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Remember the Beanie Babies!

Published December 31, 2010 11:31 pm
This is an archived article that was published on sltrib.com in 2010, and information in the article may be outdated. It is provided only for personal research purposes and may not be reprinted.

At 18, young people can vote. Many, if not most, of the pressing problems we face are economic problems. Can a typical young person (or most citizens, for that matter) explain in simple terms how capitalism works? Probably not. Yet we expect our youth, and everyone else, to vote intelligently with imperfect or no knowledge of economics.

Not good.

How does capitalism (aka the free market) operate? Let's use Ty Warner as an example of an entrepreneur who utilized the free market. Never heard of Ty Warner? He is the inventor, manufacturer, and distributor of Beanie Babies and is currently estimated to be worth between $2 billion and $3 billion (yes, billion with a "b").



Although he made similar toys prior to 1993, in that year Warner named his small plastic, bean-stuffed toys Beanie Babies and the rest is history. In 1985, Warner risked everything by mortgaging his small house and, combined with his life savings, founded Ty Inc., a private toy company.

Who, besides Warner, benefits from his entrepreneurship? Millions of Beanie Babies have been sold. That means cloth, tag, plastic bean, packaging, and plastic eye and nose manufacturers, plus the assembly plants to put it all together, made a profit. New workers were hired and current employees retained.

Thus, Beanie Babies ensured the employment of hundreds (thousands?) of employees not directly employed by Warner. With Warner's orders also came a need for more accountants, managers, janitors, secretaries, supervisors, lawyers, etc. These companies prospered because of Warner's idea and because they all desired to make a profit.

Truck drivers and shipping companies certainly profited from transporting the materials and finished product. And don't overlook the gas stations and refineries that sold fuel to the transportation companies. Again, jobs were created or, at least, maintained due to the silly little toys.

How about Warner's employees? He began with two workers and now has approximately 300. How many of his employees have put their children through college due to Beanie Babies? Bought a new house?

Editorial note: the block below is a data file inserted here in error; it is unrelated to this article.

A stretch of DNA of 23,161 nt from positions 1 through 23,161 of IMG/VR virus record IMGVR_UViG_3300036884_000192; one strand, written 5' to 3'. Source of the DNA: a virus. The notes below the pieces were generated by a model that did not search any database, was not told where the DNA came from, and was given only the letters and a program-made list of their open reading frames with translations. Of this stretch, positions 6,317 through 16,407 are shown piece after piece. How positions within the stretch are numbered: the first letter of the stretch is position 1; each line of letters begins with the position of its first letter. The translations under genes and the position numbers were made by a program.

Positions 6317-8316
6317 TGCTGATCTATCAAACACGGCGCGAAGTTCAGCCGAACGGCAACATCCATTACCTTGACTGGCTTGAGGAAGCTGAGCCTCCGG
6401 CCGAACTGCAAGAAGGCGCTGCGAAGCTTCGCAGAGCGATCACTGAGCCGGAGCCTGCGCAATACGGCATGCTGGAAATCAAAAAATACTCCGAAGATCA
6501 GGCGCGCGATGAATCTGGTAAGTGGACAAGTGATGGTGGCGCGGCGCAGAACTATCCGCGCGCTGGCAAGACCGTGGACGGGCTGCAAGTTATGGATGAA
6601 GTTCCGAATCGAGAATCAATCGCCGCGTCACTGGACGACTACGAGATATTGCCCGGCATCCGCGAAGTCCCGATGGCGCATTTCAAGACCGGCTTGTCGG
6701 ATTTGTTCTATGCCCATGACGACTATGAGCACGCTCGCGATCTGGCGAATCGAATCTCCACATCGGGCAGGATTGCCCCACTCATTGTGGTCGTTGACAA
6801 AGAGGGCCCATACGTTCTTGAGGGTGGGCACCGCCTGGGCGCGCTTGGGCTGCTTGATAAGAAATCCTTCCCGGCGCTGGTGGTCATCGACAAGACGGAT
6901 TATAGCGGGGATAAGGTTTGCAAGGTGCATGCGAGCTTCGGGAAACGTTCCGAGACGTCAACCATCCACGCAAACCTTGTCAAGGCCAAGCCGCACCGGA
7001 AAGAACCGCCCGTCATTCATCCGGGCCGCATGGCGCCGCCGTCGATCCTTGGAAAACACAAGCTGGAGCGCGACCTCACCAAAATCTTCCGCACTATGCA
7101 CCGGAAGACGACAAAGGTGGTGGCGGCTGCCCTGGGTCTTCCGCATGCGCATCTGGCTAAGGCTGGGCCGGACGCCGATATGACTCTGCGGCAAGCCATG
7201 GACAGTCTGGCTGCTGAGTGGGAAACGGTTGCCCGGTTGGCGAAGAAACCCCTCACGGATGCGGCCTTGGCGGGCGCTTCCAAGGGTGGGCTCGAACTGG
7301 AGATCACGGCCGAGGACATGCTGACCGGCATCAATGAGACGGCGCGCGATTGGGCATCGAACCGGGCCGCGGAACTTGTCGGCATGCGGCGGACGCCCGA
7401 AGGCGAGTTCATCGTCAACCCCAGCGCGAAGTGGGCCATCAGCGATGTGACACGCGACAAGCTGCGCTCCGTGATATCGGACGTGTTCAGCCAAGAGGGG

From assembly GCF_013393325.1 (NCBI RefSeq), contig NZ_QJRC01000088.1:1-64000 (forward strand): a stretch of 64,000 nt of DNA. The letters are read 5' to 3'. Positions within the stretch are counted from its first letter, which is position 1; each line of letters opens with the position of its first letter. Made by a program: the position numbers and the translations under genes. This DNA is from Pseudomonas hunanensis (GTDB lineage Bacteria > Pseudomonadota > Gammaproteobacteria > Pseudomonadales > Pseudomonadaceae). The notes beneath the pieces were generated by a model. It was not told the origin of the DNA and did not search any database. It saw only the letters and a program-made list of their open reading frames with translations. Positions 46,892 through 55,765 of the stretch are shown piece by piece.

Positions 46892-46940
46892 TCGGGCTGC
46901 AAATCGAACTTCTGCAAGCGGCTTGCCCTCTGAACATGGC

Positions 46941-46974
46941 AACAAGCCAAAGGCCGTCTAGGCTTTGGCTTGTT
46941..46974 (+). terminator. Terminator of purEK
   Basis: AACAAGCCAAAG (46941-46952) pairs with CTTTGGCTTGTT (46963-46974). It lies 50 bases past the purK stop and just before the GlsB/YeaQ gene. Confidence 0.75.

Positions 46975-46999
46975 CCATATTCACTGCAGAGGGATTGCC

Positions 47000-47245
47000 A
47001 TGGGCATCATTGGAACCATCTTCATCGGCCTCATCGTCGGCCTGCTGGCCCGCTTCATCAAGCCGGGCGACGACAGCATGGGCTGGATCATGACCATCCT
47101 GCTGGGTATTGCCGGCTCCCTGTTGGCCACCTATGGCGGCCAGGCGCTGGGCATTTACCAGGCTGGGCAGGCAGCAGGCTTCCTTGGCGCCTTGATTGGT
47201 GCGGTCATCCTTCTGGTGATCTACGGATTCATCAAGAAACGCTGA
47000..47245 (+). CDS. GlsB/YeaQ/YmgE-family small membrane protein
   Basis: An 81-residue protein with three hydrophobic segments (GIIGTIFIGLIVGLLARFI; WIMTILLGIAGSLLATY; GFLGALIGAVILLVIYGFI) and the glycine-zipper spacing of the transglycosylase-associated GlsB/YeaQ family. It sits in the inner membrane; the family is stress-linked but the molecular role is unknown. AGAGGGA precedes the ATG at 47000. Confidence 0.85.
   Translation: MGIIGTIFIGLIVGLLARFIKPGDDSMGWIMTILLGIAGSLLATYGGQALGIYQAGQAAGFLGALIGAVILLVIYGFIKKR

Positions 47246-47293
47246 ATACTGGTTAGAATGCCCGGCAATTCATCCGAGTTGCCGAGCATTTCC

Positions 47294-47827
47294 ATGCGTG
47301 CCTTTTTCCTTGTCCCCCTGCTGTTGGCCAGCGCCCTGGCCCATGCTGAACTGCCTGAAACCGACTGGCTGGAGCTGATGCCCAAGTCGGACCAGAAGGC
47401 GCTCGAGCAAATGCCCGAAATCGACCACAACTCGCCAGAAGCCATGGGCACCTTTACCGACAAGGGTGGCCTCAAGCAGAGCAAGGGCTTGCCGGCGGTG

Beanie Babies did not simply appear in stores. Marketing was needed. How many jobs were created and/or maintained advertising Beanie Babies?

Beanie Babies generated millions of dollars in sales tax, increased or maintained income taxes, corporate taxes, gasoline taxes (remember the transportation people), and others. Include tax preparers, bookkeepers, lawyers, and/or accountants. And government at all levels received increased tax revenue.

The simple fact that money circulated through the economic activity generated by the manufacture and selling of Beanie Babies helped the entire economy. The people who maintained their jobs, and new hires, spent money on food, housing, education, dentists, clothing, etc. — again stimulating the economy. All this due to a stuffed toy.

I imagine even the most liberal/left partisan gets the point by now. And I undoubtedly overlooked some of the connections generated by the manufacture and marketing of Beanie Babies. Ty Warner and Beanie Babies increased the world's wealth in absolute terms — wealth literally created out of nothing.

What motivates everyone involved in Beanie Baby economics? Altruism? No. The government told them to? No. Friendship? No. What motivated these thousands of people was self-interest. The individuals wanted a paycheck and the companies wanted a profit. Self-interest in a free market equals increased wealth for everyone. Amazing.

The Beanie Baby story is the quintessential free market story. Everyone gains through interlocking self-interest. Perhaps we should celebrate, not denigrate, the power of capitalism.

Thomas S. Garrison had a 15-year career as a radical democratic socialist, along with a full-time job editing a political science journal. Now he's a libertarian living in St. George.

 

 

 

 

 

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